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Commercialising your IP, despite Murphy and Parkinson

Posted 4 years ago

When asked why businesses fail to commercialise IP, I usually respond with two adages: Murphy’s Law and Parkinson’s Law. Murphy’s Law is ‘anything that can go wrong, will go wrong’. Parkinson’s Law is that ‘work expands to fill the time available’.

You might be wondering how these two sayings relate to the patenting process.

A common issue I see is owners of provisional patents not having effective planning frameworks in place to collect data that validates their claims according to the patent timelines.

Provisional patent owners often mistakenly believe they have ample time to make patenting decisions between the Provisional, Patent Cooperation Treaty (PCT) and National Phases – but as Parkinson’s Law warns, their work expands to fill the time available. Then Murphy’s Law comes in. Anything that can go wrong, will go wrong.

Without adequate data, the patent owner sees their claims progressively reduced by examiners, sometimes to a point where there is limited commercial value.

So, what’s the alternative?

Firstly, set shorter timeframes. Develop a plan to collect additional data to support the PCT stage within 6 or 8 months, and then drive the process forward.

Secondly, understand what commercialisation data you need to collect. Start data collection as soon as possible and use a framework to manage the process.

To get a feel for what your commercialisation framework should cover, here is an example from our Commercialisation Navigator™ tool with 10 questions (the tool has 30 lines of enquiry to cover all stages of commercialisation). If you can confidently answer ‘Yes’ to each of these questions, then your commercialisation project is likely on track. If you can’t, it might be worthwhile reassessing your activities.

  1. Have you checked competitor products and services within the last 3 months?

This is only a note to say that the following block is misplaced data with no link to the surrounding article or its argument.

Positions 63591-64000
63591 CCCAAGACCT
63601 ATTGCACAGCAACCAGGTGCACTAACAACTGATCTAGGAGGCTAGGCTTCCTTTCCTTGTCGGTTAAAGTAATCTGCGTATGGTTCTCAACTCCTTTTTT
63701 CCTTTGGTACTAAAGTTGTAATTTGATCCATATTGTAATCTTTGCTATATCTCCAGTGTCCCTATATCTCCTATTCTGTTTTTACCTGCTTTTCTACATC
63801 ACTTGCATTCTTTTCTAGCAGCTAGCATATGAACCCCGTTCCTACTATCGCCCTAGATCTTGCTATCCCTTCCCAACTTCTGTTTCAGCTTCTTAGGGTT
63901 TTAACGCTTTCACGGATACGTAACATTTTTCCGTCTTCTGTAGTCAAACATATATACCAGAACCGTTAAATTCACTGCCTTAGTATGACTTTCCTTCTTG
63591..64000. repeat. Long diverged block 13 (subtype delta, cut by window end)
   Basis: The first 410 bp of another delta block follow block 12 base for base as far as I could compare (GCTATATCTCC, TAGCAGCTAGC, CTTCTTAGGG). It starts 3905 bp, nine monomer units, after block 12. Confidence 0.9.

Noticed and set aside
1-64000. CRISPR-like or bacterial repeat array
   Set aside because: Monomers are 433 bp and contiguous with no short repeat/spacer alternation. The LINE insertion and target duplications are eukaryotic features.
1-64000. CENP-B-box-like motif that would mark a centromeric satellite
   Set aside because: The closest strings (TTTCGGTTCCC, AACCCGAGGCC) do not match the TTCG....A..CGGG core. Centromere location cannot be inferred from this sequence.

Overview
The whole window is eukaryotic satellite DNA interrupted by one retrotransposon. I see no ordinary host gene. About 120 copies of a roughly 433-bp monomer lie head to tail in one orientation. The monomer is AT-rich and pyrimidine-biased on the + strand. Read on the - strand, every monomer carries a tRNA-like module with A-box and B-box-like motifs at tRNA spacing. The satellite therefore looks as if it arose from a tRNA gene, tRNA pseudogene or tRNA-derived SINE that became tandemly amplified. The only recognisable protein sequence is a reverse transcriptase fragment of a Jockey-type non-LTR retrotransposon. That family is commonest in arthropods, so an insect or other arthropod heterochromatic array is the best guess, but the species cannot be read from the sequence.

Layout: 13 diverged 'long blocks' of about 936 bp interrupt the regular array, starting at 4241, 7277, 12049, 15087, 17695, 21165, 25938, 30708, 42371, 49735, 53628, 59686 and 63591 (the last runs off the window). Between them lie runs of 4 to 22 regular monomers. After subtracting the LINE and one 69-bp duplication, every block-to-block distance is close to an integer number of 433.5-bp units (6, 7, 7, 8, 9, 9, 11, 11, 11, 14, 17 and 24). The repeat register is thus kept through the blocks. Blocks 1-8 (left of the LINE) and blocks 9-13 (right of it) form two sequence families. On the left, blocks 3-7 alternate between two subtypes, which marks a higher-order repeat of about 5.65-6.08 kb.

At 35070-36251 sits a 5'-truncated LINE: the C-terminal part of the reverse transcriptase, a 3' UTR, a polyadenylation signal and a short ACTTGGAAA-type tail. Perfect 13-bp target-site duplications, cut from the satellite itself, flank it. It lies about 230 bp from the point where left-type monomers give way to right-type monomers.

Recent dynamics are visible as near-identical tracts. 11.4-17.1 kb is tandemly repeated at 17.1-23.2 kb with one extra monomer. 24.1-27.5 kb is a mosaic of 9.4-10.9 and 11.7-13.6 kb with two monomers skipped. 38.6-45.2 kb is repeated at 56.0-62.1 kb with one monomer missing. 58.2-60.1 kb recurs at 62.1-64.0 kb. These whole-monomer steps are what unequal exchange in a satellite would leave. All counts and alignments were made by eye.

2. Do you understand your customers decision making process – who makes the decision, do they really have a problem? What would convince them to change products or services?
  3. Can you list all manufacturing, development, or supply chain partners you will need?
  4. Do you understand the full cost of production including supply chain costs?
  5. Does your price point create value for customers and enough margin for your business?
  6. Do you have a cost-effective IP management strategy?
  7. Have you identified regulatory or legislative requirements in each target market (incl on a state basis)?
  8. Do you have an itemised budget for the project covering validation, regulatory, IP management, marketing etc.?
  9. Do you have the capital required to succeed in each target market?
  10. Do you have a list of key ‘idea failure points’ that you continually assess?

Once you have lodged a Provisional Patent, the clock is ticking. To ensure you don’t squander the opportunity, it is essential to continually map, monitor and check your progress according to a framework. My best advice? Make sure you have your decision-making framework in place to reduce the effects of Murphy’s Law; and shorten your timeframe to overcome Parkinson’s Law.

Please reach out if you would like any assistance getting your framework in place, and for more information about our Commercialisation Navigator™ tool, click here.

Author: Brian Ruddle, Managing Director of Impact Innovation Group.